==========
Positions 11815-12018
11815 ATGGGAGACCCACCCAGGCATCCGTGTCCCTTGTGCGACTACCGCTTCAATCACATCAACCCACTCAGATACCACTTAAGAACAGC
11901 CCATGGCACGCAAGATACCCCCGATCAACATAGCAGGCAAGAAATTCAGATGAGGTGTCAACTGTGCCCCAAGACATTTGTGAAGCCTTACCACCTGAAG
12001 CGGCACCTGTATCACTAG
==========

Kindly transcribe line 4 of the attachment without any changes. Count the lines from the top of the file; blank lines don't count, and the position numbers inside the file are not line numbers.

12001 CGGCACCTGTATCACTAG